Elliot is going to the island of Eden to live out his submissive fantasies, but inadvertently photographs diamond smugglers at work. Smugglers, and detectives, follow him to the island, ... See full summary »
Set in Brooklyn, 1963, Jeffrey Willis has just finished high school and isn't quite sure what the future holds. His parents expect him to go to college but he is starting to find his ... See full summary »
An 'Airplane'-style spoof of hospital soap operas: a brilliant young trainee can't stand the sight of blood; a doctor romances the head nurse in order to get the key to the drugs cabinet; ... See full summary »
When Carla Tate, now a young woman, is 'graduated' out of the training school where she has resided for many years because she is mentally challenged, her hope is that she will be accepted for all that she can now do for herself. But Carla's family is wealthy which permits her mother, already blinded to her daughter's rather high-functioning abilities, to try and provide for Carla beyond her needs or desires, bringing forth the inevitable confrontations... for what Carla may lack in mental ability she certainly makes up for in her insistence on being independent, even to living in her own apartment. But if this isn't enough, into the mix comes a young man, equally challenged mentally, who moves Carla beyond anyone's control... Written by
BOB STEBBINS <email@example.com>
Despite the fact that this was filmed in Super 35, "Filmed in Panavision" is listed in the end credits. See more »
When Carla and her mother are having the sex talk in the park, Juliette Lewis starts to talk very loudly and Diane Keaton looks directly at the camera while trying to quiet her. See more »
Mother, being gay is not a diagnosis. It's not a disease I'm going to recover from, or a phase I'm going to outgrow.
I know what being gay is, okay? I give to gay causes. I support gay parades. They even gave me a plaque.
Yes! So why support them and not me?
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I thought this was a very beautiful and touching film... I can't remember the last time a movie stirred up so many emotions in me all at the same time as this one did. And you know what? I really couldn't care less if this movie portrayed these type of people the "right" way or not (this *is* a fictional piece of work after all) because I saw the ideology behind the movie instead of just the movie itself.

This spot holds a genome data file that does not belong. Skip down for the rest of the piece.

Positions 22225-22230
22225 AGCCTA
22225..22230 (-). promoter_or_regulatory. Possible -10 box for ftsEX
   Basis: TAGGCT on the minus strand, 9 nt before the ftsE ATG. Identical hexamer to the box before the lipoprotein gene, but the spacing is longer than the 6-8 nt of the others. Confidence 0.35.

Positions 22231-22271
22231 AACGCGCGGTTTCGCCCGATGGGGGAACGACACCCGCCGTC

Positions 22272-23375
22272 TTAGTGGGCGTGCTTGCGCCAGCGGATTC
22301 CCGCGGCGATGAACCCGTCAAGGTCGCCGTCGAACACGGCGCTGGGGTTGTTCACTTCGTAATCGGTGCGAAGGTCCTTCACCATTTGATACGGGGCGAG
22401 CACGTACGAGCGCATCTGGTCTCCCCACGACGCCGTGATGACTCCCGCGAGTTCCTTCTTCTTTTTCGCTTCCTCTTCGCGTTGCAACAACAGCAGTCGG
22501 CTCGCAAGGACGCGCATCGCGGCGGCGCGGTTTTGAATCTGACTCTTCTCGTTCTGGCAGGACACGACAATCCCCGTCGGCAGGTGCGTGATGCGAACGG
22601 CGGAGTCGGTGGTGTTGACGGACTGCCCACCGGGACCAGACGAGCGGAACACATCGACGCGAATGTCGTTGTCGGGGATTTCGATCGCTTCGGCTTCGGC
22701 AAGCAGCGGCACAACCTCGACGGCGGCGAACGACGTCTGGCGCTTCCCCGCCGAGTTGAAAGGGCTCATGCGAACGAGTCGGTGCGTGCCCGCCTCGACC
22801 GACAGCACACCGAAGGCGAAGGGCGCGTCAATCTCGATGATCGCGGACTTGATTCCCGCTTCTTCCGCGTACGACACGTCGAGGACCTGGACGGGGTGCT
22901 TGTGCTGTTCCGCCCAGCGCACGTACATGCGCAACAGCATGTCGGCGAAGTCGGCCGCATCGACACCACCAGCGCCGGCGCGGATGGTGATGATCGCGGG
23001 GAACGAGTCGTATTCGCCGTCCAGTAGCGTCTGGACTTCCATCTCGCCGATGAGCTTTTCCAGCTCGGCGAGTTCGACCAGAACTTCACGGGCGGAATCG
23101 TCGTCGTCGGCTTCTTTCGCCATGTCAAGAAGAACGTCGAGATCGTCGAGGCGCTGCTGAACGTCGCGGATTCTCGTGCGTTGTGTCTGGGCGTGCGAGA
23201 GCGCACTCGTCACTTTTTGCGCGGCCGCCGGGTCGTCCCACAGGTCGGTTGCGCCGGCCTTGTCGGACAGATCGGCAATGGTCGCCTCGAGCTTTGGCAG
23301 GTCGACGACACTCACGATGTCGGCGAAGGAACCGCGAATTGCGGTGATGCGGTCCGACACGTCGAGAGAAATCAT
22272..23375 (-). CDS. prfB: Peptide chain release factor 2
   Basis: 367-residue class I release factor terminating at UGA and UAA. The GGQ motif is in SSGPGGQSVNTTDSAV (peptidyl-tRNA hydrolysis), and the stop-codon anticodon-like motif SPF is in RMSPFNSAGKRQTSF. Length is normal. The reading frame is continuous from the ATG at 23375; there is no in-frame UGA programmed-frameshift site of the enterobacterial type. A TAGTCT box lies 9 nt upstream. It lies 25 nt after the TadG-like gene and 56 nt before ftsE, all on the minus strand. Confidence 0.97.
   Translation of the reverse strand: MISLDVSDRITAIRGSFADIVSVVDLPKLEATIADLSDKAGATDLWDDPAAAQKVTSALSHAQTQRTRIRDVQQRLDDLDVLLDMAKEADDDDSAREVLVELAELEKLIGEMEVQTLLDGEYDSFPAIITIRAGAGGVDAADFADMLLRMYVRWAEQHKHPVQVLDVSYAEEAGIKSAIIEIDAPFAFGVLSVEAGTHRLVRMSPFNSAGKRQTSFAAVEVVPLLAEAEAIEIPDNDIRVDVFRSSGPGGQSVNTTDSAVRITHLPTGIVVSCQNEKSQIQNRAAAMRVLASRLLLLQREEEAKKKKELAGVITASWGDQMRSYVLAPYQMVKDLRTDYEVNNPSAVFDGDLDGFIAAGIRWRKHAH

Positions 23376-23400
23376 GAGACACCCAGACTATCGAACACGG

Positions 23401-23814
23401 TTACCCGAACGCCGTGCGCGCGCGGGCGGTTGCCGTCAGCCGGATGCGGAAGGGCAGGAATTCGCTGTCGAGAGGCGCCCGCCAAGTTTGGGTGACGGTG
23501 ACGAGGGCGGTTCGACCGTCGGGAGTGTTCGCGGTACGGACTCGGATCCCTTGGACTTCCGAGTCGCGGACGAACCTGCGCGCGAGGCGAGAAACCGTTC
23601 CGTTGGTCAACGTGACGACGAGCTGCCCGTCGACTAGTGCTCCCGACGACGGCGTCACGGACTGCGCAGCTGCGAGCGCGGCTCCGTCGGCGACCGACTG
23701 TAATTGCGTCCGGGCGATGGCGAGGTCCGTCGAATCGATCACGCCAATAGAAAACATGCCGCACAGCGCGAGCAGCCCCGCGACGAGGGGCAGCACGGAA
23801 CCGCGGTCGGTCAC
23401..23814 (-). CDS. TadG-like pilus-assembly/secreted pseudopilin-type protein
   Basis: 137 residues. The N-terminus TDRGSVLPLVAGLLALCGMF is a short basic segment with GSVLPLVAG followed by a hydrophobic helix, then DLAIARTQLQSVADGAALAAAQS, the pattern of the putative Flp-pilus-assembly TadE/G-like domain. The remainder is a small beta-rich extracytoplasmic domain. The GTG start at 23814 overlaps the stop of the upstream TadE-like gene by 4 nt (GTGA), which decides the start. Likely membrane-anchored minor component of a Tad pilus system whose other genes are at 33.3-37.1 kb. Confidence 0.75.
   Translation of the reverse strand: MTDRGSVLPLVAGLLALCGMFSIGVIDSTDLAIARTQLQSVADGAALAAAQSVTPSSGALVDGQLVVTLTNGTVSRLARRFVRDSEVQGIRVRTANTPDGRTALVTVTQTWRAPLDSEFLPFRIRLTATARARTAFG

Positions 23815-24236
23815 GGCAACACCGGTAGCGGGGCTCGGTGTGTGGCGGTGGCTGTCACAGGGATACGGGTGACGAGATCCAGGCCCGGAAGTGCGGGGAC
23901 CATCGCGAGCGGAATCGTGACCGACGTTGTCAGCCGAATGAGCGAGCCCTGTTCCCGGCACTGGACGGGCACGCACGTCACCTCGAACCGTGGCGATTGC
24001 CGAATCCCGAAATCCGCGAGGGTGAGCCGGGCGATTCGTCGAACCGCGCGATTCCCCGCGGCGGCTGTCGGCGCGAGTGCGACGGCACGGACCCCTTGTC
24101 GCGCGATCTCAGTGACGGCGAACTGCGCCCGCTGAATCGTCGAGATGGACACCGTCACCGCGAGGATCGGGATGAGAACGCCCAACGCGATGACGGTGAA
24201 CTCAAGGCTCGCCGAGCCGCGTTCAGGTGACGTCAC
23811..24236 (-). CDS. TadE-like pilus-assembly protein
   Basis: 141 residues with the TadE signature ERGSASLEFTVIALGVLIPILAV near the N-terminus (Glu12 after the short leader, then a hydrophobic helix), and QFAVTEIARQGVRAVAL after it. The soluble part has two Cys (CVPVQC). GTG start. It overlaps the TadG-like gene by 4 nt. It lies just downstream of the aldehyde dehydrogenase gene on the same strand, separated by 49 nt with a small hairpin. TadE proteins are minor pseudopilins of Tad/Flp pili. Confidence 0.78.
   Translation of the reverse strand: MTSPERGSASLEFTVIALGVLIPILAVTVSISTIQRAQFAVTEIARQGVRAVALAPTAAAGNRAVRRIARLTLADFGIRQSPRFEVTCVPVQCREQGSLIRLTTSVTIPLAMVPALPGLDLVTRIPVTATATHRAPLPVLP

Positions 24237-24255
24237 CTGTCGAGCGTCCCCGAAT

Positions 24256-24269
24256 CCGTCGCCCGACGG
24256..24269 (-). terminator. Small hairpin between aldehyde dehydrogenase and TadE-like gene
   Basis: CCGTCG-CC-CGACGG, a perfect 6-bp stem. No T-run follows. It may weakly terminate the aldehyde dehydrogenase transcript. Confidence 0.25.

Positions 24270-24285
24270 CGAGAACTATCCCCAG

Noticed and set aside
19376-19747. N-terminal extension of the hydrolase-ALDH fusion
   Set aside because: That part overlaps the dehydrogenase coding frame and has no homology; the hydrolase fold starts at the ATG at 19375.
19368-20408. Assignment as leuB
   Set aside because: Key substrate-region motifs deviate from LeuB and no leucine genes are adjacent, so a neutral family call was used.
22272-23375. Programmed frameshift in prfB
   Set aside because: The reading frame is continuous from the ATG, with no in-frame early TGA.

What I took away with me from this film is that you shouldn't care about what anyone thinks about you, not your mom or your dad or your friends and relatives either, that you should just try and live for the things that you love and enjoy. The way that these two questioned almost everything that was happening to them and listened to their feelings more than their minds made me feel a lot better about the way I think and the way I feel. I love how they aren't burdened by the way they are, they just simply accept it, and I find that beautiful, absolutely uplifting! I've never seen a movie that made me laugh and cry at the same time as many times as this masterpiece did. "Don't be afraid to feel" would be the perfect tagline for this underrated film. Solid story, solid actors.
My favourite line of the whole movie? When Carla tells her mom "We can take care of each other!" Talk about tears! I'm definitely going to try to find this movie and buy it the next time I'm out and about.
By the way, in case you were curious, this was just written by a 24 year old straight male. (I'm not afraid of showing my "feminine side", whatever that means.)
15 of 18 people found this review helpful.
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